So something you get when seeing a live show that you don’t get otherwise is the feeling of community.  Yeah, we’ve all heard the bed intruder song or heard Rebecca Blackwell “croon” about Friday.  It’s not the same as being a room with a bunch of people who want to sing along to a song because they intensely feel it.  I sing the “Friday” song but I mostly do it to antagonize my co-workers.  That’s not the same.

Back in the day musicians made albums knowing that people would sit around and just listen to the music.  Now their listeners might just buy their one hit song off iTunes and never really know what the band is about.  The more music we have and the more access we have to it the less likely it is that we’re all going to agree on a band.  It does mean that I’m a unique little snowflake because I like Young the Giant and you’ve never heard of them before but what fun is that?  (If you are hipster than don’t answer that question; your head may explode.)

Anyway, I’ve been thinking about trying to catch a show while we’re in Europe.  It’s kind of like when people who normally go to church take Mass in a foreign country, except my religion in music and my priests wear really beat up jeans and washed their hair in a sink.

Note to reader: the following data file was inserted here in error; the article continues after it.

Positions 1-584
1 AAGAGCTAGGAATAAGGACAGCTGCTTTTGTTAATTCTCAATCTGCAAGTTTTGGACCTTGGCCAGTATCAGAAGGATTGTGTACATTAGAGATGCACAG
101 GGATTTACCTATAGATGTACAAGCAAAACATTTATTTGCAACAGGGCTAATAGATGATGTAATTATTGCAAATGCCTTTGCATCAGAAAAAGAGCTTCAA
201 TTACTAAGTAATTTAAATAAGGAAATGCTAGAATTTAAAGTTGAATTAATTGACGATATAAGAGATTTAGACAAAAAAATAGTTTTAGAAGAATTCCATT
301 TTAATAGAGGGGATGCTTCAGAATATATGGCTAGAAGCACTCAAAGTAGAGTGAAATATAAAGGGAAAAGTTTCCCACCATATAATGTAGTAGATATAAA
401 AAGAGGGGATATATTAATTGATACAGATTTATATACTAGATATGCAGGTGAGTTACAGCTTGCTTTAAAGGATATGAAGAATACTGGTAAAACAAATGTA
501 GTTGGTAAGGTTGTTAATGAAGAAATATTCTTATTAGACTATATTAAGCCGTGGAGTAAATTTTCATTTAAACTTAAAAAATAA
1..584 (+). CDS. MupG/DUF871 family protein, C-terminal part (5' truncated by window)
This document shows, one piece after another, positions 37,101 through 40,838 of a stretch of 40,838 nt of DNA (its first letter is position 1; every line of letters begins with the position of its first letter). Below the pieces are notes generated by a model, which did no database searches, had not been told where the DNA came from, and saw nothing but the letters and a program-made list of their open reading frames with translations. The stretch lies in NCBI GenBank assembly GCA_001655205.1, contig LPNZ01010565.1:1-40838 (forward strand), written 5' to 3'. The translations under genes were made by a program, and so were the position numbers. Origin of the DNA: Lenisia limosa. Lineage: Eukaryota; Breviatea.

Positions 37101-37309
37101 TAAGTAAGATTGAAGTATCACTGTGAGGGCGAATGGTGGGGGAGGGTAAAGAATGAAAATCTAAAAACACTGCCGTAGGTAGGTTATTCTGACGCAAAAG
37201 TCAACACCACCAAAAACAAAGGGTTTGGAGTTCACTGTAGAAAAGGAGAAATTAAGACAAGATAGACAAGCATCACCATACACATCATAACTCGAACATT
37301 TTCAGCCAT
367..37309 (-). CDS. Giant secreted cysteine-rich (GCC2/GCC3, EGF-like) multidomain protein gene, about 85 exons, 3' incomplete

Finding places to see shows of bands you like in places you don’t know, especially when the language is one you don’t speak, could be difficult but I have a trick.  Whenever I’ve traveled and wanted to see a show, I know how to find the venue where bands I like/could like will be playing.  I go to a website for a band that I know I like and see what dates they have had in that city.  Sometimes this takes looking at more than one band site but eventually you see a pattern.  This makes it less likely that you’ll end up watching a jazz odyssey but it could increase your band t-shirt consumption exponentially.

Brussels – Botanique

Amsterdam –  Paradiso  Melkweg

Munich – Olympia Park  Muffat Halle

Paris – Olympia Hall  Alhambra